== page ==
There are some fantasy football players that believe that the lineup you pick can lose you a game just as much as it can win a contest. Having a player that can give you a consistent performance week after week should be considered more valuable than a player who goes off every third week and then takes two weeks off between those fantastic performances. Consistency has a value, and it does not take much of a leap to understand that players that you can rely on for solid games when you need them (such as in your postseason) are a huge advantage.
Baseball has a term called "Quality Starts" for pitchers, which is a statistic that represents how often a starting pitcher will put up a good (not great, just good) performance in a given game. The bar is set neither high nor low (six innings pitched, three earned runs or fewer) so as to gauge a decent performance. The theory behind it is that if your pitcher gives you a Quality Start, your team has a fighting chance to win a given game.
So now we need to translate this to football. What is "quality" for each position? How do we define a "Quality Start" for quarterbacks or running backs or any other position? Looking back at the 2016 season, at first I considered taking the #12 QB for the year (Derek Carr, 321.55 fantasy points) and dividing his total by 16 for a game average, just like I have used as a baseline in previous years. I saw immediately that this approach was flawed, if only for the fact that Carr missed a game in Week 17 last year. To rectify this dilemma, I considered two options - Carr's numbers divided by 15 games (since no one would have started him in Week 17 anyway) and also ranking all the quarterbacks with at least 12 starts by weekly average, then using QB12 based on that sorting method. Both ways gave me roughly the same answer (Option 1, Carr over 15 games, works out to 21.4, while the 12th average score was 20.9), so I chose this year to baseline on the average of those two answers (21.15). While some of these decisions (targeting QB12 based on two different ranking methods) may seem a bit arbitrary, but many second tier quarterbacks (QB8 to QB18) all fall into a similar range between 20-22 points per start, and a similar range of quarterbacks (QB10-19) exists when you rank them by total points for the season (between 328.1 and 307 points). The best reason of all to use the average of these two methods for 2016 is because of Tom Brady, who only played 12 games due to a suspension but was the second-best quarterback on a per-game basis (just behind Andrew Luck). If we do not consider the average method, Brady's strong numbers are not even considered, so a blended average is definitely the best option. Lastly, overall we are targeting QB12 as a bare minimum of quality, as the 12th QB should be the "worst starter" in your fantasy league.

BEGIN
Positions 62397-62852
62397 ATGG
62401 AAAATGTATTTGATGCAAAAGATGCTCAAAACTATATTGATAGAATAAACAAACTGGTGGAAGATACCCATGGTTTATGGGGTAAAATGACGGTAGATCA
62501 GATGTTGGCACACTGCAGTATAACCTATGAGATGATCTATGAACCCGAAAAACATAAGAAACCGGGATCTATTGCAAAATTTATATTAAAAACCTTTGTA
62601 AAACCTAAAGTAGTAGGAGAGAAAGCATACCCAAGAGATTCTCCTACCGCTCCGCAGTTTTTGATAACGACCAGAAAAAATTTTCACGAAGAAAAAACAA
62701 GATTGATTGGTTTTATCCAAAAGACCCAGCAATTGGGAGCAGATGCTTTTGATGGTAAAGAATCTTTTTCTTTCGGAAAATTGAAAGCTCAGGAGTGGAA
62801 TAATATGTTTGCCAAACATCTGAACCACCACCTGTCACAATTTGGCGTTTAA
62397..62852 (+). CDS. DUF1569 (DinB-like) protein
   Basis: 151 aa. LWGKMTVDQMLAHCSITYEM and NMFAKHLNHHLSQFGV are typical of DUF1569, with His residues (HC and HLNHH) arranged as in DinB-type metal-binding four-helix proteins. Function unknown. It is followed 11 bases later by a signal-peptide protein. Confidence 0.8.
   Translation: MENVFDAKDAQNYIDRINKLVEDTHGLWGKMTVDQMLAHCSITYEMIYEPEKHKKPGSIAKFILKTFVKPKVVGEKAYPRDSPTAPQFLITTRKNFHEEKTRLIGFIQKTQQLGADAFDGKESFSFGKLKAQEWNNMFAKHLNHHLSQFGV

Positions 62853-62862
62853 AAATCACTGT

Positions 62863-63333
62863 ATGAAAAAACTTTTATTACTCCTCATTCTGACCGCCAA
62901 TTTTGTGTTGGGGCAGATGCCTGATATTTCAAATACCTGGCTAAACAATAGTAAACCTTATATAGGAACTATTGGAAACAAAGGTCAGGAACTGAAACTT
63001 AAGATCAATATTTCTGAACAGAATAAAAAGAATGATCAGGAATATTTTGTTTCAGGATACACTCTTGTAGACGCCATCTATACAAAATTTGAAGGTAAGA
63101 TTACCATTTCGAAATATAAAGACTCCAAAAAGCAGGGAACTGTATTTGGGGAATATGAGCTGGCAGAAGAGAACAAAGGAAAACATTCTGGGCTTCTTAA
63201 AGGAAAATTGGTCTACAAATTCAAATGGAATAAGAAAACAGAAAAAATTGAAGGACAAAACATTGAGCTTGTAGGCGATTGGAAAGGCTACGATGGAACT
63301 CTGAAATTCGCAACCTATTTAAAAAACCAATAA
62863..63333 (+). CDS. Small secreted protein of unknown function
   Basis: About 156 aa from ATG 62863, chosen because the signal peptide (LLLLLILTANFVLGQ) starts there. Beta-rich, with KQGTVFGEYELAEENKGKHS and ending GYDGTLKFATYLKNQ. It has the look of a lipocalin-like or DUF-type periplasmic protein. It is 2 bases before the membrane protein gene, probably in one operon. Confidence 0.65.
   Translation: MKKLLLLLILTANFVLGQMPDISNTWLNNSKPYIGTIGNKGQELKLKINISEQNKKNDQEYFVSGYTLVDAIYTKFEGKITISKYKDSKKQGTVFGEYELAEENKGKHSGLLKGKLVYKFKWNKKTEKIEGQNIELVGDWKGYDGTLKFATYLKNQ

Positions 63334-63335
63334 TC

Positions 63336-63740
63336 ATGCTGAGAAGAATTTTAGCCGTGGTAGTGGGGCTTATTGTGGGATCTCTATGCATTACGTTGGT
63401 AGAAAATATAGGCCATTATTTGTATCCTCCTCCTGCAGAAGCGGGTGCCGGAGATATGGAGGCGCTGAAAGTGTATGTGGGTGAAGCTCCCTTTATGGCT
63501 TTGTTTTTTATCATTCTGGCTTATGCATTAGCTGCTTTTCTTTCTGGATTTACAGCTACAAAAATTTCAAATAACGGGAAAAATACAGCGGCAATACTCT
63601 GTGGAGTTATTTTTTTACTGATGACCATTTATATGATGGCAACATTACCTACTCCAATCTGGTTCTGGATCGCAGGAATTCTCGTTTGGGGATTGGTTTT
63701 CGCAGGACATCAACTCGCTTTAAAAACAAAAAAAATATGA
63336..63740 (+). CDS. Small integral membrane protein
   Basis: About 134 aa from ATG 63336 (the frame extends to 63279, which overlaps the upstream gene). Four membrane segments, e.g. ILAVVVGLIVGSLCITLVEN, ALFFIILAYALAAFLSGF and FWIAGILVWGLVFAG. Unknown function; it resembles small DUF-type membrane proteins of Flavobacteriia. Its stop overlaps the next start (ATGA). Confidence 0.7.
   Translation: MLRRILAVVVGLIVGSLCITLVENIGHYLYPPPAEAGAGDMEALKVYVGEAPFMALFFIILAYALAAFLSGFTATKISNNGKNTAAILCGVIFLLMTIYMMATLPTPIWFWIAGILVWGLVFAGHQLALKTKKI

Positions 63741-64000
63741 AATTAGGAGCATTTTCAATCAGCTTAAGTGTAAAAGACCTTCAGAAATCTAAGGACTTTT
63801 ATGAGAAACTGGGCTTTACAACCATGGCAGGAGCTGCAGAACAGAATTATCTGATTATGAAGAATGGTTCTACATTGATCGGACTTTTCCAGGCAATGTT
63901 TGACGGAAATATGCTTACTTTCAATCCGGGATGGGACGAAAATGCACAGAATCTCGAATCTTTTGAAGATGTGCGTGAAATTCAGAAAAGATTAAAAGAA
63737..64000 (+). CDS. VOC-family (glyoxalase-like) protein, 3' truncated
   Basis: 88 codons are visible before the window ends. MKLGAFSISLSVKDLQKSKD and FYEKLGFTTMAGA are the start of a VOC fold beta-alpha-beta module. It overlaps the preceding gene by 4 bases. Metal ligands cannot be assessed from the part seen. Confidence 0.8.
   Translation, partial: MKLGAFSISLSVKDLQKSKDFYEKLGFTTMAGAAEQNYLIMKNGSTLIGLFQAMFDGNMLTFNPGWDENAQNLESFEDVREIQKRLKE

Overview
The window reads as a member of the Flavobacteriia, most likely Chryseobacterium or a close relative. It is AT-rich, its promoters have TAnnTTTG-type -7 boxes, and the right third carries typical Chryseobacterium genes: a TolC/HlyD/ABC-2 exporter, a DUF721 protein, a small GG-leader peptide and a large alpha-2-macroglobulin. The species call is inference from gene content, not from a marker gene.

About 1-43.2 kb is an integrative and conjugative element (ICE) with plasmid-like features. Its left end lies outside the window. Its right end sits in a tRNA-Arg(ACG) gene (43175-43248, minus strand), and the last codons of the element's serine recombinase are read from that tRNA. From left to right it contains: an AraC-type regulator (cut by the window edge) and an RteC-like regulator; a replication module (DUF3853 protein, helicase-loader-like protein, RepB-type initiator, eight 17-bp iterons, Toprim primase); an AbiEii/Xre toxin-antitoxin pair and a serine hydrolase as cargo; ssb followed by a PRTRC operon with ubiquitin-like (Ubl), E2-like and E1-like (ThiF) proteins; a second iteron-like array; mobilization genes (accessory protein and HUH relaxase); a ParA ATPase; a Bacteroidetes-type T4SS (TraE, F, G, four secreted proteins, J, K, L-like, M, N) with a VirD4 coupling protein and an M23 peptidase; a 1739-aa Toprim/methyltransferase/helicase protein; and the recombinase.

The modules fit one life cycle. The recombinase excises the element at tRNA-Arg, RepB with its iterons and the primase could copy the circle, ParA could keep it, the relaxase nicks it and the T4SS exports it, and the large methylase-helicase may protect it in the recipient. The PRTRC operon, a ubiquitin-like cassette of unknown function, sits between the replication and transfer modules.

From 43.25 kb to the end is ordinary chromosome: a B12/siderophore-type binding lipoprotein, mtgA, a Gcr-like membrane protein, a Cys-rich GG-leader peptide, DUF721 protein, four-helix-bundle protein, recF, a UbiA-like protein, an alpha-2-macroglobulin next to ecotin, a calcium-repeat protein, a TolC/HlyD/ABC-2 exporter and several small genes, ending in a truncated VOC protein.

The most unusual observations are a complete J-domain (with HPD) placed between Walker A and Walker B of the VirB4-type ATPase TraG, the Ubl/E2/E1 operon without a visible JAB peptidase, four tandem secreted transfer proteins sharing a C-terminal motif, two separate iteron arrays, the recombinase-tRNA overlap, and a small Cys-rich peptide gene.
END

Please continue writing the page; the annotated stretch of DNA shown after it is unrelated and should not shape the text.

So now we move on to the next question - one of quantifying the quality. At what point do we decide whether or not a quarterback has given us a quality performance? Here is where it gets a bit murky, but looking at the distribution of QB performances by starters over the season and it becomes evident that the using the 12th QB average and adding or subtracting a percentage gives us a good range for a QB Quality Start.
Using the QB Quality Start range, we can also define a bad performance or an excellent performance as either falling below or exceeding the Quality Start range. Table 1 gives us the fantasy points that it takes to fall in each of the three areas:
|QB Start Type||Fantasy Points|
|Bad Start||0 to 15.6|
|Quality Start||15.7 to 26.1|
Table 1: 2016 QB Quality Start and Fantasy Point Ranges